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- Gentlemen, start your drones: Judge’s ruling opens door for commercial use
- Soldier who hid, bragged about not saluting flag to be punished — in secret
- ‘Maverick’ of the seas: ‘Top Gun’ school for U.S. ship officers to launch
- Putin declares Sochi Paralympics open amid Ukrainian protest
- ‘In Jesus name, we pray’ sparks ire at Ohio council meeting
- Navy’s first laser weapon ready for prime time; drone killer to deploy this summer
- Billionaire backer: Rick Santorum ‘needs to be heard’ in 2016
- Obamacare fallout: 49 percent pessimistic; 45 percent ‘scared’
- DHS accused of holding U.S. citizen at airport, using emails to pry into her sex life
Taxpayers must pay the freight for over-budget train projects
Topic - Michael Grieco
There was no single blow, stomp or strike to Robert Champion's bruised and battered body that killed him as he was pummeled by fellow Florida A&M University marching band members during a hazing ritual aboard a charter bus last fall. That inability to pinpoint which blow ultimately caused the 26-year-old drum major's death led authorities to charge 13 defendants Wednesday with hazing rather than more serious counts like manslaughter or second-degree murder.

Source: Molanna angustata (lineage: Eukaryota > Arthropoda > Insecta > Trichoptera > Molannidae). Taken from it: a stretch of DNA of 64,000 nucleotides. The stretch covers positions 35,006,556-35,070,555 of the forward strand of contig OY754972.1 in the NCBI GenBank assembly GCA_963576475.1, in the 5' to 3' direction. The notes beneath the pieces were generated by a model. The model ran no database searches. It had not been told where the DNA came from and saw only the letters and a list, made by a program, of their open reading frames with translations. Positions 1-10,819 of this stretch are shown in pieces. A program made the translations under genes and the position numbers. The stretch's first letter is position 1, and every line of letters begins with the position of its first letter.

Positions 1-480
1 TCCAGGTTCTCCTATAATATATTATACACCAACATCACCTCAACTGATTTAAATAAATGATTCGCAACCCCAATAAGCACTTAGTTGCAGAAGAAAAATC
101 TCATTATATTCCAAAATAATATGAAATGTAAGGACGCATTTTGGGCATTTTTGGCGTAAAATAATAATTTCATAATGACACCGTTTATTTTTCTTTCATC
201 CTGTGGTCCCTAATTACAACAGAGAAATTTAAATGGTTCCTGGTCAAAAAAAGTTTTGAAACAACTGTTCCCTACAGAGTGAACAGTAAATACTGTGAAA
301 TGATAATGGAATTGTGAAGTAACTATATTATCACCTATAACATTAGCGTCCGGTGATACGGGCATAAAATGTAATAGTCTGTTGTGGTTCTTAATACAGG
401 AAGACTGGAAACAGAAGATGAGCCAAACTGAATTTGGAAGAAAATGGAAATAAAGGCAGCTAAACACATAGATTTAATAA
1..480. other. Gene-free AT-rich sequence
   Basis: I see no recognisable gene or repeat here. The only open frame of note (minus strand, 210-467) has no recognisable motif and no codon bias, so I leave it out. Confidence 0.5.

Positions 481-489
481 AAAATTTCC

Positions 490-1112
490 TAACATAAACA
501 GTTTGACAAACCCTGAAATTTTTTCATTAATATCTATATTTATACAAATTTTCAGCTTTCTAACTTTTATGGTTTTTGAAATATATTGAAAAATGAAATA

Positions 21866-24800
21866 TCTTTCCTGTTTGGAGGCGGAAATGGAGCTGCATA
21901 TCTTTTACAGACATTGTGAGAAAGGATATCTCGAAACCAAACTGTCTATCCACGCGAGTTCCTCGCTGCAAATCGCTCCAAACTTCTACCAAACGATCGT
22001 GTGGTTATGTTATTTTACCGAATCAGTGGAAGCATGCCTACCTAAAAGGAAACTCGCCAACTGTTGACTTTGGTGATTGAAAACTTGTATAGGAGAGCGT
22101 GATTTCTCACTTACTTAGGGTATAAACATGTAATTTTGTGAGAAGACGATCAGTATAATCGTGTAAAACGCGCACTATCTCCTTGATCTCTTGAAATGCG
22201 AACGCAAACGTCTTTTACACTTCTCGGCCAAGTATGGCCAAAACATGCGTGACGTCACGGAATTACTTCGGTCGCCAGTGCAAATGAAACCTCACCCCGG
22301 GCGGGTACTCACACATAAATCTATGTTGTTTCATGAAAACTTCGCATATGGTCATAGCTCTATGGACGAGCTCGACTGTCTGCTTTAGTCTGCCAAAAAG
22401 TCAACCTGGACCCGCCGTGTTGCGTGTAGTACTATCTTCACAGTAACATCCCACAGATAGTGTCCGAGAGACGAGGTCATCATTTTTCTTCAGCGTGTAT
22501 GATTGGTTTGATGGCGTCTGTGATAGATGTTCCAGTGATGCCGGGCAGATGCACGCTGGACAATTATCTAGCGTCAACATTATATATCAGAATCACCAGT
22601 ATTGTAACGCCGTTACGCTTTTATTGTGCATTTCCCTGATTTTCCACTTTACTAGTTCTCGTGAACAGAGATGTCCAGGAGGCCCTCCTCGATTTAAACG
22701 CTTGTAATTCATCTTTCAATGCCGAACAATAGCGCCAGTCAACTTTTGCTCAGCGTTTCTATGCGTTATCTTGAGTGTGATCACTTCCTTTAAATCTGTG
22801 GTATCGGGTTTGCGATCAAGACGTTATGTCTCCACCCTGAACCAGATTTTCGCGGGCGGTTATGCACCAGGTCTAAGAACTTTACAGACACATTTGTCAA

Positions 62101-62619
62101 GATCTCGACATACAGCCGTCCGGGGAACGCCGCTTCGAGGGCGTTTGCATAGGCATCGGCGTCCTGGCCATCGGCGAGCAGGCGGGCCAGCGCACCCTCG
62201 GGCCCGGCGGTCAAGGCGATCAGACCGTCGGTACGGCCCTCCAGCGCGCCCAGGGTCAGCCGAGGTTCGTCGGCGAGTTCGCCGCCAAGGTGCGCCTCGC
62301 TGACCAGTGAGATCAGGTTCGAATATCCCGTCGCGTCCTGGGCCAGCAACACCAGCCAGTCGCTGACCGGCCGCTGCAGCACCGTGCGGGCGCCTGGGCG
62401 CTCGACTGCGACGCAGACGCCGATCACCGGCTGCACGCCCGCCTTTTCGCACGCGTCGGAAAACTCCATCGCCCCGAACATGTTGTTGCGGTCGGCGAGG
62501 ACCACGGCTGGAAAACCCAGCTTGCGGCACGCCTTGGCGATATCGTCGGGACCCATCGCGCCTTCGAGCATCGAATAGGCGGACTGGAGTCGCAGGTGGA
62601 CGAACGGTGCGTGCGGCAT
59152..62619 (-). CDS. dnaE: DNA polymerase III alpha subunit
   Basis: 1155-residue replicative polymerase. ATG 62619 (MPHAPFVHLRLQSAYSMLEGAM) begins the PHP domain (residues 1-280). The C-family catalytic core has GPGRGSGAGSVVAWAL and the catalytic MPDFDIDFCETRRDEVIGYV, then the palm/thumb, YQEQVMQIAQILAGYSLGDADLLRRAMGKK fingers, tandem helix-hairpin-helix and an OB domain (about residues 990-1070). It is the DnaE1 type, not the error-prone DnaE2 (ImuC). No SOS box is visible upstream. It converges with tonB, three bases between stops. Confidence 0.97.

After spending a week in a jail cell by himself, the neighborhood watch volunteer charged with second-degree murder in the death of Trayvon Martin stands a good chance of being granted bail Friday, despite the severity of the charge.
Former Miami-Dade prosecutor Michael Grieco said Lamar's decision not to file the more serious charges may have been influenced by the Casey Anthony trial.
"He clearly has learned from the recent prosecutorial missteps on another high profile case in central Florida and kept it appropriate," said Grieco, who is now a defense attorney in private practice.